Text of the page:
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1. Phenomenology 2010: Volume > 4
Ruud Welten L’âme cartésienne de la phénoménologie
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From the point of view of Husserlian philosophy, Descartes failed to arrive at a transcendental phenomenological subject. According to Husserl, Descartes’s cogito represents a psychological statement. Michel Henry maintains that Descartes’s “ego cogito ergo sum” implies a full phenomenological subject, not because of its transcendental disposition—on the contrary, because of its pure self-affection. Consciousness according to Henry is not “consciousness of something outside the self,” but the pure consciousness of being affected. This is the real kernel or soul of phenomenology, which can be understood as the Cartesian soul itself. Henry develops this argumentation not only through the formulation of the ego cogito but also by means of art. 26 of Descartes’s latest work, The Passions of the Soul. In this work, the relation between ‘actions’ and ‘passions’ is thought as an early attempt to establish a philosophy of consciousness. According to Henry, this remains fully neglected in the philosophies of Husserl and Heidegger. This not only implies a rehabilitation of the soul as phenomenological object, but also the recapture of phenomenology itself, which begins not with Husserl, but with Descartes.
2. Phenomenology 2010: Volume > 3
Jad Hatem L’image est la vie
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Even if life is, above all, a reality which feels itself and therefore does not need to exteriorize itself, it cannot explain itself otherwise than by objectifying itself. Understanding itself is radically different from affecting itself. And when life cannot reside in exteriority, it is ectopical (outside its place) through the image. In the Middle Age, imagining meant “giving form to a matter”. It is natural that to the psychic matter correspond a psychic form, which in the end builds a mental image. When we think an image whose matter alone is psychic (the form being enclosed in the extension), the result will be an exoplasma—that is to be found in fantastic literature.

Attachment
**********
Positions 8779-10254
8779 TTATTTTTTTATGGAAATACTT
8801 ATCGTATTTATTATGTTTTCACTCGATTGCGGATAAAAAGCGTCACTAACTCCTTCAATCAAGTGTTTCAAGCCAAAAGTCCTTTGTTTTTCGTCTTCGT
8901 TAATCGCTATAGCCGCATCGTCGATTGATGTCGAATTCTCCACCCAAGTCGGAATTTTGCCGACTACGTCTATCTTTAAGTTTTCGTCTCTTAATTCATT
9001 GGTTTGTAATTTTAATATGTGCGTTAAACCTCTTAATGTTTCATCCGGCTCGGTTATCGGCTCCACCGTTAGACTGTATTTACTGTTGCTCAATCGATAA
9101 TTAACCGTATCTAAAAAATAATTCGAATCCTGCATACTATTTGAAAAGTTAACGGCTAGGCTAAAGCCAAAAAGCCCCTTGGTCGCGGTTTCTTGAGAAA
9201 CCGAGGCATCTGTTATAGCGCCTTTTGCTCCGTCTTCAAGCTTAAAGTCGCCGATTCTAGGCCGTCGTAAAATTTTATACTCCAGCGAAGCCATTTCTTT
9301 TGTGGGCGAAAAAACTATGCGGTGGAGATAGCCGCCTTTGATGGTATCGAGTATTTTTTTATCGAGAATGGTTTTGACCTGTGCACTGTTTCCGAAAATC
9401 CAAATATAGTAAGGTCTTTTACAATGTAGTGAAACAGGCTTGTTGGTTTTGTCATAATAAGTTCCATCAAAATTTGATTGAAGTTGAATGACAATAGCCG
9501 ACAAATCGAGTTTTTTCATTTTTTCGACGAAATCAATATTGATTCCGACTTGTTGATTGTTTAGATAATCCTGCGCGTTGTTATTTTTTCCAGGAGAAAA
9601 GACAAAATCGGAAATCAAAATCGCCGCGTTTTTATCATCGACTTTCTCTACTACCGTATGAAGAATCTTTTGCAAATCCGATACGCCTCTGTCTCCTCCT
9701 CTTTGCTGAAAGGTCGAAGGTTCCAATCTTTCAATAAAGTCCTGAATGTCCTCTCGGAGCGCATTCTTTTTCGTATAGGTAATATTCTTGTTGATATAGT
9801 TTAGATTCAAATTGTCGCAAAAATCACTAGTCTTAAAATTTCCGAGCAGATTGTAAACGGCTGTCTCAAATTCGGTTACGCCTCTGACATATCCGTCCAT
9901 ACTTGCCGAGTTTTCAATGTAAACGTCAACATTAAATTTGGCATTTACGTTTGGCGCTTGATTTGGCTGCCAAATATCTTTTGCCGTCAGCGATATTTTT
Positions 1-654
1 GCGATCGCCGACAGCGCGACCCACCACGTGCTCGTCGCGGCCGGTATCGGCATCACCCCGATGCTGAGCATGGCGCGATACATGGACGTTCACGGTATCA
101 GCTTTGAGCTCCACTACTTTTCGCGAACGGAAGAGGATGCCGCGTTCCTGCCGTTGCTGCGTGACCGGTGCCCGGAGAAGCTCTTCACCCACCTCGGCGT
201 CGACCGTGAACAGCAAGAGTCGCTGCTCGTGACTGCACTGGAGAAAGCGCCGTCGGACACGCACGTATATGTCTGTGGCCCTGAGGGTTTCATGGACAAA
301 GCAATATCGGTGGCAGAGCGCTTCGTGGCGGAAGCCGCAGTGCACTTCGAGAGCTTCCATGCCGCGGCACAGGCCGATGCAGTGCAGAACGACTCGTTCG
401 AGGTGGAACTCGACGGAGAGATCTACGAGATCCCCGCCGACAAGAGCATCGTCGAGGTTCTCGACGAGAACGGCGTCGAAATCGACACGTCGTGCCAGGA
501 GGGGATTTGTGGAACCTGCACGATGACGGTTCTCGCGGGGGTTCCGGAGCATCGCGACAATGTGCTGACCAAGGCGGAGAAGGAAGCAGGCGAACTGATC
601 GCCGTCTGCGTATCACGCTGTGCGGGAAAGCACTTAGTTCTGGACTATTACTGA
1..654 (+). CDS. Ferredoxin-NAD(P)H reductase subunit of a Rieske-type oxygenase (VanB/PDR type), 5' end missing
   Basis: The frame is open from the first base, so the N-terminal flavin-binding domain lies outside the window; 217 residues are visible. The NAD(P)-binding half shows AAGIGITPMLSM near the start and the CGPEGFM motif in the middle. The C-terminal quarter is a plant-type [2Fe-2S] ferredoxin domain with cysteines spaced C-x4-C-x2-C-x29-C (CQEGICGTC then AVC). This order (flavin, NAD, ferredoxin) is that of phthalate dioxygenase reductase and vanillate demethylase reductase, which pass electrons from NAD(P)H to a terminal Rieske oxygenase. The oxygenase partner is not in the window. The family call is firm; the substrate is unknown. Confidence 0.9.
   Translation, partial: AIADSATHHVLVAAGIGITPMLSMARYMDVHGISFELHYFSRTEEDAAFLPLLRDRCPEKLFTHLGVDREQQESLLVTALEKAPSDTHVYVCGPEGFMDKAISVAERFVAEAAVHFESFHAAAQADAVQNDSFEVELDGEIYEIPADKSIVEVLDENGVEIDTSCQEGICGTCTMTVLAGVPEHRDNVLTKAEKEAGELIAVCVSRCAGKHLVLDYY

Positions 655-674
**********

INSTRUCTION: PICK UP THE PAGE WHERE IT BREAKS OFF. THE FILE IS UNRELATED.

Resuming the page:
3. Phenomenology 2010: Volume > 3
Paul Marinescu L’universalité comme « aspect productif de la temporalité » chez Hans-Georg Gadamer
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The present article deals with the problem of the universality of hermeneutics as it is addressed in Hans-Georg Gadamer’s work. After a brief genealogical discussion of the notion of universality, this paper will attempt to identify, by analyzing the « figure » of temporal distance (which is, according to Gadamer, a transcendental structure of the hermeneutical experience) a new and profound meaning of universality related to temporality. By considering it as « universalisation », the question of the universality of hermeneutics will be put not only in terms of a finitude constitutive for the human comprehension, but also associating it with time’s capacity to separate between understanding and misunderstanding, and thus to reveal « the thing itself ».
4. Phenomenology 2010: Volume > 3
Domenico Jervolino Le long dialogue de Ricoeur avec la psychanalyse freudienne
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The encounter with Freud stands at the core of Ricoeur’s philosophical itinerary. This paper intends to bring about what is at stake in this encounter not only through a second reading of the famous essay on Freud from 1965, but also by taking into account the Ricoeur’s work. Special attention is paid to his continuous effort to build an ethics of life as a free gift, to which we have to answer with gratitude and generosity, always being aware of the fact that the human being implies both activity and passivity and that any human capacity is accompanied and menaced by a form of incapacity. The key to the existence is then finitude, vulnerability, and unaccomplishment. The work of mourning, as taught by Freud, has to liberate us from the illusions of omnipotence and bring us back to the authentic awareness of the human condition. However, this final wisdom does not lead to an ascetic Stoical conception of living. On the contrary, it is the premise for attending joy, against both the enigma and the challenge of evil, by persevering in the fight against the evil spread throughout the world. It is a fight against what is painful or degrading to the humane character of humankind.